Little Bighorn Battlefield National Monument 2014

Our last stop for this trip as the Little Bighorn Battlefield National Monument in Montana.  I had visited the battlefield when I was a child, but I was too young to get a full understanding of the battle that took place here.  I am glad I took the chance, as an adult, to come back to the park, especially in light of all of the new understanding of the battle through the archeological finds over the last twenty to thirty years.  These photos are of the driving tour that we took following the instructions of the driving tour pack.  I will give a brief description of the photos as well as what happened at the location of the photos.  But to learn more about the historical event, I would like to encourage you to visit the official site of the Little Bighorn Battlefield National Monument

Now for a few disclaimers.  First, I want to point out that I am presenting through these photos the locations and the actions that occurred there.  While there has been much discussion regarding relations between the European settlers and the Native Americans over the centuries, this is only a brief description of the battle that occurred between the Native Americans and the United States Army at that time.  Also, I refer to the Native Americans as "Indians" in this recount because the information from the National Monument does as well.  I do not wish to offend anyone by its use.  I have only the utmost respect and admiration for all Native American peoples and the hardships they have endured, as well as their struggle to save their way of life and traditions over the centuries.   



Indian Encampment

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The first marker in the driving tour was of an overlook of where the Indian Encampment was located.  The southern tip of the encampment was down in the valley, on the opposite bank of the river.  There were roughly 7,000 Lakota, Cheyenne, and Arapaho, including 1,500 to 2,000 warriors, in the encampment.  Their political and spiritual leader was Tatanka-Iyotanka (Sitting Bull), and the leader of the warriors were Crazy Horse and Chief Gall.



Reno-Benteen Battlefield

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One thing that seems to be known is that no soldier survived "Custer's Last Stand".  Well, that is really more myth than truth.  The soldiers under Custer's direct command that day perished, all except for one soldier who was dispatched with a message for Captain Benteen.  Also, Major Reno's and Captain Benteen's commands did survive the battle as well, but they were a mile or so south of Last Stand Hill.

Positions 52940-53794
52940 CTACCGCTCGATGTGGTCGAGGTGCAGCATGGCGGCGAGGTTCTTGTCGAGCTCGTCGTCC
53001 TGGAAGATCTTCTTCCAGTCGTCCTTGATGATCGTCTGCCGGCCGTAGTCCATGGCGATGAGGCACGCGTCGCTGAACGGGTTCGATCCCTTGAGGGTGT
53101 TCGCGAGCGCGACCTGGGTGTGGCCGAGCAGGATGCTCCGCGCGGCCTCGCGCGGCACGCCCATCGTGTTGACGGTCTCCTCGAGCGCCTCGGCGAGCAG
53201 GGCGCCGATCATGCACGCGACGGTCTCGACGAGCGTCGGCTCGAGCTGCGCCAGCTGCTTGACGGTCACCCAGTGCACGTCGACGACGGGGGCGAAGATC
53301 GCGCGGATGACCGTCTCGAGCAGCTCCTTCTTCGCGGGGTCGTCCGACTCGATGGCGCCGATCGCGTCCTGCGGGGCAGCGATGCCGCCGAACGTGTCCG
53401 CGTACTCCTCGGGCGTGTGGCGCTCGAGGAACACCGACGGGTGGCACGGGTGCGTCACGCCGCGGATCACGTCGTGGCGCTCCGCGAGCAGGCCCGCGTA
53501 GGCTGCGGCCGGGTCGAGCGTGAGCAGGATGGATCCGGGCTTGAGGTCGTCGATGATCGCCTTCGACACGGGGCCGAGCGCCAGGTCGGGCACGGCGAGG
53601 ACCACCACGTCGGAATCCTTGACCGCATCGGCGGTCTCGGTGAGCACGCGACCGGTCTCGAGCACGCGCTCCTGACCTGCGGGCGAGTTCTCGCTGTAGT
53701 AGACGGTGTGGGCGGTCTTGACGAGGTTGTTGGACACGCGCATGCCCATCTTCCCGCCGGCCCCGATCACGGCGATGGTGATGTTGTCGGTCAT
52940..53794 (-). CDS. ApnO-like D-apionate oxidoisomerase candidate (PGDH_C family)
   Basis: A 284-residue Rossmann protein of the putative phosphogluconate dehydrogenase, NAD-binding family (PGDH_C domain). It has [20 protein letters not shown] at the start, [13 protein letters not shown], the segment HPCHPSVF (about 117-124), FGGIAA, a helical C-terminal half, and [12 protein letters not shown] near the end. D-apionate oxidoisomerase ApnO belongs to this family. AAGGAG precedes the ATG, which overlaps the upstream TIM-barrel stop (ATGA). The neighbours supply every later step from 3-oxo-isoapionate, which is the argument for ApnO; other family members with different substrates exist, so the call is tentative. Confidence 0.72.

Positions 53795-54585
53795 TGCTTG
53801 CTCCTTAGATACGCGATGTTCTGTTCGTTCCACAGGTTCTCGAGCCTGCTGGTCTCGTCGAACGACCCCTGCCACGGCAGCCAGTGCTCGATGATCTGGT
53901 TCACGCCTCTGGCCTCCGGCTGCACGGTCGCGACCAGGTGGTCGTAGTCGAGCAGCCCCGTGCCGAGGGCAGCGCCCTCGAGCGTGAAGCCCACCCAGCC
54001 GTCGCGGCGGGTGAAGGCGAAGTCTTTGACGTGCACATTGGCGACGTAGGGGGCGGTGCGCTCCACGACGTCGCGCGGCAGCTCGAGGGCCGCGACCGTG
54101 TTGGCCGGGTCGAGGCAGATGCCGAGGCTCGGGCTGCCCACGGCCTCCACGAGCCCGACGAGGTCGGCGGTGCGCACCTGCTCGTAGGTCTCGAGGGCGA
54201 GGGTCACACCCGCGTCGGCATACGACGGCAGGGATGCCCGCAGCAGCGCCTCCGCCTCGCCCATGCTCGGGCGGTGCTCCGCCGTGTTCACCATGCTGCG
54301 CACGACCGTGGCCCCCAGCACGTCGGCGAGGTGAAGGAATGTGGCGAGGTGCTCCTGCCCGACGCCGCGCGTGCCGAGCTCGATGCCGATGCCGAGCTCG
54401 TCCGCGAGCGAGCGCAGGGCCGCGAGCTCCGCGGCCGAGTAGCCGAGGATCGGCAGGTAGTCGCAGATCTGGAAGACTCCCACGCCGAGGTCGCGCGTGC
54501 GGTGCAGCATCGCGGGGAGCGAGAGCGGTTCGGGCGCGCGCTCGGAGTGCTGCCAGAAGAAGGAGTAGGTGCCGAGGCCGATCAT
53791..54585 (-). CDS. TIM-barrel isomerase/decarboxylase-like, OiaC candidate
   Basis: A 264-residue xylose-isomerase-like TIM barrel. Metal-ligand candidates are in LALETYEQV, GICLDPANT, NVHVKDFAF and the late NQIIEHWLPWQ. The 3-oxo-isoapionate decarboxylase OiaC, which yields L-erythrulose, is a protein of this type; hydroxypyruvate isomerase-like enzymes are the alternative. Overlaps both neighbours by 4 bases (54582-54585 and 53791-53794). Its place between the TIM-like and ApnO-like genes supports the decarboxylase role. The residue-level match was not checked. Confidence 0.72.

Before Custer rode off to the north, he split his regiment up into three different groups.  Major Reno was ordered to take his command down into the valley, cross the Little Bighorn River, and enter the encampment from the south.  Captain Benteen was ordered to stay in the rear with the rest of the supplies, and Custer headed off with the remaining soldiers to the north, looking for the northern end of the Indian encampment. 

As Reno and his soldiers approached the encampment from the south, the battle began.  At first, they were holding their own, but soon were overwhelmed by the Indians.  They eventually broke ranks, fell back through the woods, running along the banks of the river, then across the river and up to a high bluff overlooking the valley.  It was here that Reno managed to assemble his soldiers into a defensive position.  Eventually, he was joined by Captain Benteen, who had been ordered to bring up supplies for Custer.  Seeing the fighting going on around the hill, Benteen decided to stay and help Reno or they might be overrun.  Using the defensive advantage of the bluffs, they were able to hold out against the Indian attack.  Eventually the Indians realized that they could not push them off the bluffs, and they feared that more soldiers could arrive any day and they would be severely outnumbered.  The Indians broke camp, and scattered into the wilderness.  

The Reno-Benteen Battlefield is the location where the soldiers held their ground for two or three days before relief arrived.  As you see the pictures of Last Stand Hill, you will see why Reno and Benteen were so successful in holding their ground.  It was much higher terrain and more difficult for the Indians to attack.  You can get a sense of the distance between Last Stand Hill and the Reno-Benteen Battlefield in the last two photos of the series above.  The photos are from Weir Point looking back south, a mile, to the Reno-Benteen Battlefield.  Last Stand Hill was still three miles north, behind me, of this point.  You can also see the difficult terrain that protected the soldiers on top of the bluffs. 



Panoramic

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360 Degree View of the Reno-Benteen Battlefield

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Weir Point